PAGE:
How incredible is that?

But the cold alone wasn’t the only thing that saved her. This is the bit where you come in.

Three more modern miracles combined to bring Anna back to life. They’re all available now, even in the frozen north of Norway. Sadly, none of them were there for Robert Falcon Scott of the Antarctic, nor for thousands of others who died like him.

But they are there now.

The first of these advances has it roots in the makeshift ambulance wagon that appeared in 1795, during the Napoleonic wars, when medics first realized the value of getting to wounded soldiers quickly, before trauma and blood loss reduce survival chances. Anna’s equivalent though was very up-to-date – the flying air ambulance helicopter.

The second life-saver goes back to the last days of World War II, to pioneering experiments on the human heart that led to invention of the heart bypass machine which temporarily takes over the task of circulating blood so that surgeons are free to work on the no-longer-beating heart. In Anna’s case it was circulating her blood – all of it – through a gentle warming process via one of these machines that brought her lifeless carcass back to viability.

The third miracle owes its origins to the fight against polio; to the development of the iron lung and the ‘life support’ system which today routinely saves so many premature babies and others whose fragile bodies struggle just to survive.

Of course other qualities came together to play important parts in the saving of Anna’s life. Persistence, stick-ability, determination, courage, optimism in the face of hopeless odds. Not to mention professional skills that money can’t buy and the best medical facilities that money can.

But as Captain Scott and his colleagues showed such a short time before, in such circumstances human qualities alone, admirable though they are, are not enough. That’s why we promote the research that you support, that day in, day out is saving lives like Anna’s, even as you read this incredible story.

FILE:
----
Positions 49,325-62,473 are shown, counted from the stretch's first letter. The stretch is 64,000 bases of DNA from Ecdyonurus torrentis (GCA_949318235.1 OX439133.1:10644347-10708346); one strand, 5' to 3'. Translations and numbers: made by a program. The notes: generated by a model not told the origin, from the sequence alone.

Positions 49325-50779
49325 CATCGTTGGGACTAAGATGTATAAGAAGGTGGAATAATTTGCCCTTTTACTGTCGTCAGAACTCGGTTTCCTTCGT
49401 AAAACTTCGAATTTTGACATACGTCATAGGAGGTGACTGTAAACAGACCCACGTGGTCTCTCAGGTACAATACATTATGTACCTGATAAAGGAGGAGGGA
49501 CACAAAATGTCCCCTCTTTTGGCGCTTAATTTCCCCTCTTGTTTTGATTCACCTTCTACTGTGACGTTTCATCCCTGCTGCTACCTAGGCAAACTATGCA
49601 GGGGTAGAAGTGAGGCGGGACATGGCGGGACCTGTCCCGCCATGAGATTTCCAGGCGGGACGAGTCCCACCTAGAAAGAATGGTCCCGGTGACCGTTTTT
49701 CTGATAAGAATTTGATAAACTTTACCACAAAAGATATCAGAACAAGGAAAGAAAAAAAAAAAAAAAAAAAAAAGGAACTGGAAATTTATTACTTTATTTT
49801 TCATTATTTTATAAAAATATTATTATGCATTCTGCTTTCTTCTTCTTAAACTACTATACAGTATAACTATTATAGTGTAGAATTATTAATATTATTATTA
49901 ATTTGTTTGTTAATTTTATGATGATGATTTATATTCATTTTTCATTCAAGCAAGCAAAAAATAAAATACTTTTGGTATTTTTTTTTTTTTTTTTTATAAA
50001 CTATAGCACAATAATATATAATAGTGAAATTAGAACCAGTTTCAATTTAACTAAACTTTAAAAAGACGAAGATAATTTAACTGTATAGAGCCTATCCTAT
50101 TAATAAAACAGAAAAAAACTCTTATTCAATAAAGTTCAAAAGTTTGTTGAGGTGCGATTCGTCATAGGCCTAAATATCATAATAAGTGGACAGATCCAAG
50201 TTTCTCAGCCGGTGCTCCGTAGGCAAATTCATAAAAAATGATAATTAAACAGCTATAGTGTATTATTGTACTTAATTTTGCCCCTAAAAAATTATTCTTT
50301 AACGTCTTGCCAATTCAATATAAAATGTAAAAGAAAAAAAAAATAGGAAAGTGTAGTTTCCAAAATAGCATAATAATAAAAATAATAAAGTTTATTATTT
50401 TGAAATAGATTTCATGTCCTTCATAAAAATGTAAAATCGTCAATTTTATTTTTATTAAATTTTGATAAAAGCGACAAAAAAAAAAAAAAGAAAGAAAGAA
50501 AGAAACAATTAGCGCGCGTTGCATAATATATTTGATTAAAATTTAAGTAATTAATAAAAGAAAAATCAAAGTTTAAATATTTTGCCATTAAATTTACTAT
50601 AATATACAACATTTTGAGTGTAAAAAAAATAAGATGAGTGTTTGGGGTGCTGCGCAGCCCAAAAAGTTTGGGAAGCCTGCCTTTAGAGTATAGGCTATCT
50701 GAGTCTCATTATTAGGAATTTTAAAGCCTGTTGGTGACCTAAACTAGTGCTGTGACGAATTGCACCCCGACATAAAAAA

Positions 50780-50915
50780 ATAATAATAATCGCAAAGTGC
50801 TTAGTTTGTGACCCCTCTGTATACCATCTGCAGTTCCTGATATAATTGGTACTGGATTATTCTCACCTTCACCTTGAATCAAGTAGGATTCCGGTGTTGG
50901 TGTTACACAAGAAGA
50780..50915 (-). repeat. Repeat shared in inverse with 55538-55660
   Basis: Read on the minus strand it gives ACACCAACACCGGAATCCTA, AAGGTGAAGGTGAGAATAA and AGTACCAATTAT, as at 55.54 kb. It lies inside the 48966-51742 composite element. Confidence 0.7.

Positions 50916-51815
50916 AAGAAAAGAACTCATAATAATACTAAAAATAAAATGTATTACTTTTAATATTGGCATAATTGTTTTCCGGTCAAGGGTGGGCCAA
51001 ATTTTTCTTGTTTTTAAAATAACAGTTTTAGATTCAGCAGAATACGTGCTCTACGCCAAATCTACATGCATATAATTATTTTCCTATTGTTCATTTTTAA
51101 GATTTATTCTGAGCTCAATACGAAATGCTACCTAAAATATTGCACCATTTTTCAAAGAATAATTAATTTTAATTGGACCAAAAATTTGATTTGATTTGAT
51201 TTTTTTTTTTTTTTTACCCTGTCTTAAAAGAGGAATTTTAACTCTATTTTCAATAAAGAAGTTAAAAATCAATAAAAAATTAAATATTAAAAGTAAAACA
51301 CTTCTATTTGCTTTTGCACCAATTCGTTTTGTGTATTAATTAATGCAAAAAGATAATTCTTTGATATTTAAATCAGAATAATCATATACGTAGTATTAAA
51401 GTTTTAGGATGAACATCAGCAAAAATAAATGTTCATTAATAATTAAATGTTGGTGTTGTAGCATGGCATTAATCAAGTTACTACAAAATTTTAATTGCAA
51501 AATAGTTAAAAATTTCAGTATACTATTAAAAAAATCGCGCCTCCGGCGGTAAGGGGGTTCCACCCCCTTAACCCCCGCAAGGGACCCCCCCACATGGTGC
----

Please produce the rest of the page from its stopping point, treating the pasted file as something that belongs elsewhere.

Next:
Robert Falcon Scott is presumed to have died on 29 March 1912, or possibly a day later. The positions of the bodies in the tent when it was discovered eight months later suggested that Scott was the last of the three to die. From the Antarctic wastes Scott’s last words echo down the ages with a pathos and resignation that moves us still.

‘We took risks, we knew we took them; things have come out against us, and therefore we have no cause for complaint, but bow to the will of Providence, determined still to do our best to the last…

‘Had we lived, I should have had a tale to tell of the hardihood, endurance, and courage of my companions which would have stirred the heart of every Englishman. These rough notes and our dead bodies must tell the tale…’

Anna Bågenholm
Anna Bågenholm was very much more fortunate. Thanks to good luck, some brave and brilliant friends, some dedicated, wonderful medical staff and some quite extraordinary advances in medical science, she can tell that tale herself, in the flesh. It’s a triumph made not just possible, but effective, by all who have worked to properly fund research.

That includes you. Yes, you.

Anna has survived that ordeal now for more than 5,000 days. If Anna were able to, I’m sure she’d want to say to everyone who played a part in this modern miracle, ‘thank you for the days’.

Well done, you! Thank you for the days.

A tortoise crosses the road

From John Steinbeck’sSteinbeck The Grapes of Wrath

This story is a metaphor in which Steinbeck compares the easygoing, patient, persistent land turtle, or tortoise, with the dirt-poor, downtrodden farmers of the dustbowl seeking a better life in the far West. I so admire the turtle and how it keeps going. And Steinbeck’s description of it, of course.

John Steinbeck, 1902 to 1968.

The concrete highway was edged with a mat of tangled, broken, dry grass, and the grass heads were heavy with oat beards to catch on a dog’s coat, and foxtails to tangle in a horse’s fetlocks, and clover burrs to fasten in sheep’s wool; sleeping life waiting to be spread and dispersed, every seed armed with an appliance of dispersal, twisting darts and parachutes for the wind, little spears and balls of tiny thorns, and all waiting for animals and for the wind, for a man’s trouser cuff or the hem of a woman’s skirt, all passive but armed with appliances of activity, still, but each possessed of the anlage of movement,